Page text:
• 100

    But Why Tho?

    Doctor Strange #1 brings the Sorcerer Supreme back in a marvelous first issue. The energy and exuberance of the comic make it very easy to sink into, whilst that ability to descend into darkness gives the book weight and unpredictability. The book instantly cements Strange as an important part of the Marvel Universe, easily interacting and fitting in with whichever hero Mackay includes.

  • 100

    Un Cómic Más

    It is a very elegant art, with glitters that reveal the mesmerizing details of this entire magical world.

  • 96

    Comic Watch

    Doctor Strange is back, and he makes inter dimensional house calls! Jed MacKay and Pasqual Ferry are a match made in comics nirvana, giving us a fun, and gorgeous romp from Earth to the Purple Dimension, off saving some magical immigrants from being exploited by a nefarious dimensional warlord. MacKays writing mixed with the pitch perfect rendition by Ferry has the earmarks as one of those character defining runs

  • 90

    The Super Powered Fancast

    The Story: A thoroughly enjoyable and entertaining return for Strange in the Marvel Universe. Mackay does a great job of bringing the reader up to speed on where Strange is as well as his supporting cast. The story has great humor, light and action within it and I love how the story creates a new mystery for the couple as well as crafts a new purpose and adventure for Wong.

    The Art: Ferry delivers some fantastic art in the issue. The visual style works perfectly with the lighter tone of the story and the world of the characters looks amazing.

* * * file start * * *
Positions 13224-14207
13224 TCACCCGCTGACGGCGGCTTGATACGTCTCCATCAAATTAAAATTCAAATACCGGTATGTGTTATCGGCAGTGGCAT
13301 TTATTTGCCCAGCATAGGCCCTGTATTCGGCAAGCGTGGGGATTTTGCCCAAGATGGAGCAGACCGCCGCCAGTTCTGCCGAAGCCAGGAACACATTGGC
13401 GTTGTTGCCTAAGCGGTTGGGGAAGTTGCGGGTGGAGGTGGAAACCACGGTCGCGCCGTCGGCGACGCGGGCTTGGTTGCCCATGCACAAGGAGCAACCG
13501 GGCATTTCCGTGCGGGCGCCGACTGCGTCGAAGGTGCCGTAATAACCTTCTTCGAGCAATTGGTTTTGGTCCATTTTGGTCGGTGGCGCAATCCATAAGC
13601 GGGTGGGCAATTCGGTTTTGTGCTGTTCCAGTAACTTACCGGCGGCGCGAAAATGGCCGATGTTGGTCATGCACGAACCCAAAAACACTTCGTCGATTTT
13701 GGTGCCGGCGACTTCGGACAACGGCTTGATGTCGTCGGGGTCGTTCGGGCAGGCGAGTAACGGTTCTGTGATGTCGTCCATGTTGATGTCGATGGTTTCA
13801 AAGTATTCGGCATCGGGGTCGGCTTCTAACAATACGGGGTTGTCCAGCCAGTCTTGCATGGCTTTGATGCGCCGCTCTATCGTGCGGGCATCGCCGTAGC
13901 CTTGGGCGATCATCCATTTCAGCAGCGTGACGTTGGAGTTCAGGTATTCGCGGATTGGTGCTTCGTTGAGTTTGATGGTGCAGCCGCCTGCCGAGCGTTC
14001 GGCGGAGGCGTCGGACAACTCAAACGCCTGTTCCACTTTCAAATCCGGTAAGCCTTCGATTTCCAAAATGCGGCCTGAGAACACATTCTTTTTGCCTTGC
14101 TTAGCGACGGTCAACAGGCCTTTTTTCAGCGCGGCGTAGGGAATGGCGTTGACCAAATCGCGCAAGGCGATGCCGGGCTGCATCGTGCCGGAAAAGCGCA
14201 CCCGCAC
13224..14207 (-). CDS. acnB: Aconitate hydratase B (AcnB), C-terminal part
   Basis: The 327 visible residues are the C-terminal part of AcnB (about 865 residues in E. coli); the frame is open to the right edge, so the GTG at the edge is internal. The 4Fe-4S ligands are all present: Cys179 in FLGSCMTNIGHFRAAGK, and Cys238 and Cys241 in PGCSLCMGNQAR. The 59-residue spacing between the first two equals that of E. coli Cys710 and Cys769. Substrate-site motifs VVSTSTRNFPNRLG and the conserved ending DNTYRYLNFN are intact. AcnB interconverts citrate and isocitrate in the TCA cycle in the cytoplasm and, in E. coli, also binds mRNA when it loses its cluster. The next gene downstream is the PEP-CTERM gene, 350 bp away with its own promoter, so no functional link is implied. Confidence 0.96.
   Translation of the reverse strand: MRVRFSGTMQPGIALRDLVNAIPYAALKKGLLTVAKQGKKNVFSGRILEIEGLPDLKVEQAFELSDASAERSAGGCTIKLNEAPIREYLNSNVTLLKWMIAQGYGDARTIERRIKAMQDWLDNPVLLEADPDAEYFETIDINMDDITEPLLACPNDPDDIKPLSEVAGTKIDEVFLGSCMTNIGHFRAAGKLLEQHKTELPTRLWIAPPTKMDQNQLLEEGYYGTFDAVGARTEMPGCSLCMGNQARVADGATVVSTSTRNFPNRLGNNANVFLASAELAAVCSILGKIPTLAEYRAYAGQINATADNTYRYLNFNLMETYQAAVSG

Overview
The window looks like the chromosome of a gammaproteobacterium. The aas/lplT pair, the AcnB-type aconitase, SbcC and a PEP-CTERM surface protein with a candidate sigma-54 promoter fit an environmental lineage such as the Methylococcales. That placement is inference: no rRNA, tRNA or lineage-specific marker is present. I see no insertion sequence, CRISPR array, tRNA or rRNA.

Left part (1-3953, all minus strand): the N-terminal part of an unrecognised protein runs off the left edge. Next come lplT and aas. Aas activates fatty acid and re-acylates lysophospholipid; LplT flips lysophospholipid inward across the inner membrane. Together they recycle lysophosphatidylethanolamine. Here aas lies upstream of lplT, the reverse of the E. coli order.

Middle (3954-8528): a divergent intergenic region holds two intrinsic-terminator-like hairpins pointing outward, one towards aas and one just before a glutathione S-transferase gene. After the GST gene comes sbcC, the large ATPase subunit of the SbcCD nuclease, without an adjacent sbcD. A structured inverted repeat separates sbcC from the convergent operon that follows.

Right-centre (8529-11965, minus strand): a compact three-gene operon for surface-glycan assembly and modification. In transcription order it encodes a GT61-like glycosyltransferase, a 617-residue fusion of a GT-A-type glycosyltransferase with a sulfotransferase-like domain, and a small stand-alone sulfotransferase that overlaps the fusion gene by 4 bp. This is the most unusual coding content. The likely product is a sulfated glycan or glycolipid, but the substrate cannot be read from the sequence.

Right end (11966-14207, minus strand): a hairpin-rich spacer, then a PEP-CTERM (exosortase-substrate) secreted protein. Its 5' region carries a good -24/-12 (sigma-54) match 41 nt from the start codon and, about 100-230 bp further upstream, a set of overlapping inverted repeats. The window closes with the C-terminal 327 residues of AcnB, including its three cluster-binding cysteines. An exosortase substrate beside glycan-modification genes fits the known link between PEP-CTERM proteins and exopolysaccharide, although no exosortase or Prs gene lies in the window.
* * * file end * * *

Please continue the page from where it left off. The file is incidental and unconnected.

• 90

    AIPT

    Doctor Strange #1 is a great start to a new, happier time for Stephen Strange. Maybe more importantly, Doctor Strange feels as important as ever in the Marvel universe, as is shown here, actively helping other heroes and being a big part of keeping a balance of good in the world. Make no mistake, Doctor Strange is an exciting start you, and all the magical entities out there will enjoy.

  • 90

    ComicBook.com

    The Sorcerer Supreme is often portrayed as a self-centered narcissist to an extent but here, Strange helps as many people as he can. It shines an entirely new light on the character, and one that’s well worth the wait. As Ferry and Hollingsworth work in tandem, their styles combine for one that pays homage to the best Strange titles of yesteryear. The highlights and shadows in the color, in particular, are simple and scaled back, which helps support Ferry’s light line work exceptionally well. Together, this creative team creates an epic new Doctor Strange debut that sets the character on an exciting new path across all dimensions.